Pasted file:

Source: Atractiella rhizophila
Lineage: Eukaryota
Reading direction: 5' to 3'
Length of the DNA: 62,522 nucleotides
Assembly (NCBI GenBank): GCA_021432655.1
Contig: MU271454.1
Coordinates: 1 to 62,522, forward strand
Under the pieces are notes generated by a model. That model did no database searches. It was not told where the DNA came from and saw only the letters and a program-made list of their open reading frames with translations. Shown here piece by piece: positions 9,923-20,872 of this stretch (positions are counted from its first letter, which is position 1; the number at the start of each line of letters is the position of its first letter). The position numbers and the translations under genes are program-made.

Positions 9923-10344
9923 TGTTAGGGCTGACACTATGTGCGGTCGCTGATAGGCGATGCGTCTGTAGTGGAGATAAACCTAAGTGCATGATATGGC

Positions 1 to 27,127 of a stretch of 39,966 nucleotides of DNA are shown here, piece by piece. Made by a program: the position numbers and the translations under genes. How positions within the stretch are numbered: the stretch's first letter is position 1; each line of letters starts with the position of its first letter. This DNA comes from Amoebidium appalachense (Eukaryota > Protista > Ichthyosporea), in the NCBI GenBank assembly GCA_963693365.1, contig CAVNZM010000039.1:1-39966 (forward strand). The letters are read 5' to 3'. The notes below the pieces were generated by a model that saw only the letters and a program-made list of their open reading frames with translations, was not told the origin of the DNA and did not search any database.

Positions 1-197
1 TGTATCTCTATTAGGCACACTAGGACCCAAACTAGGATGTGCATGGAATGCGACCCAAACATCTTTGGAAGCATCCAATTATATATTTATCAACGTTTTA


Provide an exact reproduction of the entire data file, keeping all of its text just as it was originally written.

Source: Atractiella rhizophila
Lineage: Eukaryota
Reading direction: 5' to 3'
Length of the DNA: 62,522 nucleotides
Assembly (NCBI GenBank): GCA_021432655.1
Contig: MU271454.1
Coordinates: 1 to 62,522, forward strand
Under the pieces are notes generated by a model. That model did no database searches. It was not told where the DNA came from and saw only the letters and a program-made list of their open reading frames with translations. Shown here piece by piece: positions 9,923-20,872 of this stretch (positions are counted from its first letter, which is position 1; the number at the start of each line of letters is the position of its first letter). The position numbers and the translations under genes are program-made.

Positions 9923-10344
9923 TGTTAGGGCTGACACTATGTGCGGTCGCTGATAGGCGATGCGTCTGTAGTGGAGATAAACCTAAGTGCATGATATGGC

Positions 1 to 27,127 of a stretch of 39,966 nucleotides of DNA are shown here, piece by piece. Made by a program: the position numbers and the translations under genes. How positions within the stretch are numbered: the stretch's first letter is position 1; each line of letters starts with the position of its first letter. This DNA comes from Amoebidium appalachense (Eukaryota > Protista > Ichthyosporea), in the NCBI GenBank assembly GCA_963693365.1, contig CAVNZM010000039.1:1-39966 (forward strand). The letters are read 5' to 3'. The notes below the pieces were generated by a model that saw only the letters and a program-made list of their open reading frames with translations, was not told the origin of the DNA and did not search any database.

Positions 1-197
1 TGTATCTCTATTAGGCACACTAGGACCCAAACTAGGATGTGCATGGAATGCGACCCAAACATCTTTGGAAGCATCCAATTATATATTTATCAACGTTTTA